Pink Floyd – The Wall album review

The British band’s product The Wall received positive critical reviews and continues to be one of the best selling albums. It features twenty six pieces, and topped many of the record charts in 1979 when the album was released. Most songs in the album focus on instrumentals, with a heavy emphasis on the lead guitar.  I recommend this album to fans of rock music. Come by Bedrock and check it out! Written by Lucas

Nellen Dryden Concert & CD



On her debut full-length release, Little Stray Hearts, Nellen Dryden and her cohorts create a dazzling song cycle on the themes of love and death. This is a country record, full of pedal steel guitar and story telling. If one knows anything about Dryden’s musical background, however, the country tinge might come as a surprise. Dryden cut her teeth in high school and at Sarah Lawrence College playing soul, blues, and jazz. As a testament to her talent, Dryden seems equally comfortable in the country genre as she did in the genres in which she developed. This seemingly newfound sound was actually a return to the country music Dryden’s father played for her as a child.

Dryden’s voice has all the power of her soul roots, but as she engages in the storytelling of the country genre she creates clarity of consciousness concerned with life’s big themes. On the song “Me and My Buffalo Bill” Dryden imagines what it would be like to be a girl in love with a heroic figure. On “Back You Go” Dryden explores the death of a grandmother. These ventures into love and death illustrate the range of Dryden’s talents. While Dryden has always had a scorching voice, with this collection Dryden more than proves herself as a songwriter.

On November 19th, Bedrock Music & Video is proud to invite Nellen Dryden to perform an in store concert. The show starts at noon and goes until 2pm. Peoples Westfall will open the show for their second appearance at Bedrock. Nellen Dryden will headline, supported by her guitar player and co-arranger Jules Belmont. They are coming all the way from Nashville, Tennessee. Potential audience members have a unique opportunity to hear Nellen Dryden in her authentic form. While Dryden was developing these songs in New York before moving to Nashville, they were often arranged for Nellen Dryden and Jules Belmont to perform as a duo (as opposed to the fuller band that appears on the recording). Bedrock patrons will have a chance to see some very talented musicians playing in an intimate setting in an authentic context.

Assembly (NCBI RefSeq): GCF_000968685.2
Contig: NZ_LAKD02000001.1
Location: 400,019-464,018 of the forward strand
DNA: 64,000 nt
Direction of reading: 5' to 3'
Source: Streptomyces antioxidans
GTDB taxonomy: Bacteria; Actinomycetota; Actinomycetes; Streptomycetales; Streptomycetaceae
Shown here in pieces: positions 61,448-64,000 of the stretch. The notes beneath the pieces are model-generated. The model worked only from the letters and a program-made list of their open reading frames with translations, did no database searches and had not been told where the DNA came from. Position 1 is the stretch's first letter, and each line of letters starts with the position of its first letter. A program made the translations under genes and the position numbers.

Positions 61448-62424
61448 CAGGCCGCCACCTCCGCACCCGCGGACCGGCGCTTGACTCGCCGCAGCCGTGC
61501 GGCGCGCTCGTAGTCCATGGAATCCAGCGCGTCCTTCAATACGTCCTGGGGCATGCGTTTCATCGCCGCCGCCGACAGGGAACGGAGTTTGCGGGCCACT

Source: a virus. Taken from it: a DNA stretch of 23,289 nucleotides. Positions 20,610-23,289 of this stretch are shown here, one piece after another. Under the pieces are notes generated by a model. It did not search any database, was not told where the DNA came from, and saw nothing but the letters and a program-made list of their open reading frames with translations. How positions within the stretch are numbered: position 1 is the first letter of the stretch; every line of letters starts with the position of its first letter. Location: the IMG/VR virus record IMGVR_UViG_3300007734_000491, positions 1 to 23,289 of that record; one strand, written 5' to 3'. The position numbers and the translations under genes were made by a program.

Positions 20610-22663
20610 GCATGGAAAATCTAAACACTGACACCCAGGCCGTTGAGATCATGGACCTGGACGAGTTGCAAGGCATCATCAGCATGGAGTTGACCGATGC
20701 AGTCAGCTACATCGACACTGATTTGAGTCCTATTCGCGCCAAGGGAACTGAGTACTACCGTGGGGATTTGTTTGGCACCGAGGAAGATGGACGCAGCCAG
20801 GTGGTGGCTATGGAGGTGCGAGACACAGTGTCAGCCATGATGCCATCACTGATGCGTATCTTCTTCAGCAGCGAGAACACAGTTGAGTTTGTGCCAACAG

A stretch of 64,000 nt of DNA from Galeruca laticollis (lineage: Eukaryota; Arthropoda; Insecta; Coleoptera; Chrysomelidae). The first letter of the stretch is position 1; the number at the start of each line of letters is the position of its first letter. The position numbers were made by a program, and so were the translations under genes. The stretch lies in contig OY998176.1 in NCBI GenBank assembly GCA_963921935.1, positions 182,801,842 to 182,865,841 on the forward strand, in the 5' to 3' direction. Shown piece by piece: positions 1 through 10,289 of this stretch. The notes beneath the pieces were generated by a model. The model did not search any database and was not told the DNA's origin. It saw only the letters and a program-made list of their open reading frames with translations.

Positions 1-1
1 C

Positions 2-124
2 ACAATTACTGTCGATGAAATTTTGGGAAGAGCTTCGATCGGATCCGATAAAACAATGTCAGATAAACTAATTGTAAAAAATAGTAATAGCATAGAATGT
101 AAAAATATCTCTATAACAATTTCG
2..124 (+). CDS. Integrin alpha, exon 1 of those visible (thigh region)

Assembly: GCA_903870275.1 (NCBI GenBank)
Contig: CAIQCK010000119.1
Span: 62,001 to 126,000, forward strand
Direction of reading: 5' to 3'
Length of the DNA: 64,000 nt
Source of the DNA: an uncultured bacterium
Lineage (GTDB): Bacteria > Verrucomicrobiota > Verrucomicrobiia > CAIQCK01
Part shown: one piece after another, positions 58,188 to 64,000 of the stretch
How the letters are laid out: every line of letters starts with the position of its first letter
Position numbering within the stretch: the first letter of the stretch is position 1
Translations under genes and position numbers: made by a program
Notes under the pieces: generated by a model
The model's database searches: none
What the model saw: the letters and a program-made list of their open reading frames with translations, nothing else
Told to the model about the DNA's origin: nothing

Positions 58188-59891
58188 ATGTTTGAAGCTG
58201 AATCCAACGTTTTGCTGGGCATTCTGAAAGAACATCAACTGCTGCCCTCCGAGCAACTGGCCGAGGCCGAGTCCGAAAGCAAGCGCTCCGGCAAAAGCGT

Little Stray Hearts is such a strong album that we sold out of all of our copies at Bedrock. Buy a copy directly from Nellen Dryden herself on the 19th! We hope this concert allows us to create an opportunity for Bedrock customers to get in on an exciting new artist that is Nellen Dryden.

-Benjamin Westfall

Painting With – Animal Collective

Painting With

Animal Collective’s new album Painting With is a triumph. For those familiar with the group, Painting With will come across as a more urban feeling version of the band’s classic effort Merriweather Post Pavilion (a more pastoral affair). Part of the reason for this distinction between urban and pastoral comes with the subject matter of the respective albums. For instance, Merriweather Post Pavilion takes it’s name form an outdoor concert venue in Maryland. The album is about being outside with friends and the interrelationship of egos in nature. Painting With, on the other hand, is concerned with the more synthetic project of art, for example painting. The tour that Animal Collective is undergoing now boasts an incredible set design in which the stage and musicians are constructed to resemble a painting in the modernist style. It is a visually stunning event as well as an auditory one.

What becomes of interest in Painting With is the relationship of art objects (synthetic things) to viewers. Indeed, it seems these synthetic things have a natural relationship to the viewer as well despite being objects of construction. It follows that synthetic objects like art have a real place in the natural ecosystem despite being removed from it and can consequently effect the environment external to it. That’s why the album is called Painting With, because the painting is painting with the viewer reminiscent of the ideas of John Dewey’s Art as Experience.

The album is very much concerned with the ecosystem. References to dinosaurs evoke a fear of extinction and our own-shared experience fading into the past. There is also reference to episodic experience felt in serial formats like television and pop music. “Recycling” closes the album, pleading with the viewer to do all that can be done to preserve this experience. For Animal Collective it seems as though art as an aesthetic object can be employed to preserve the greater object it is encompassed in, nature. Have an aesthetic experience with the object today either on Vinyl or CD at Bedrock. We also encourage you to experience Animal Collective live. Preserve the experience!


-Benjamin Westfall


Chamber Band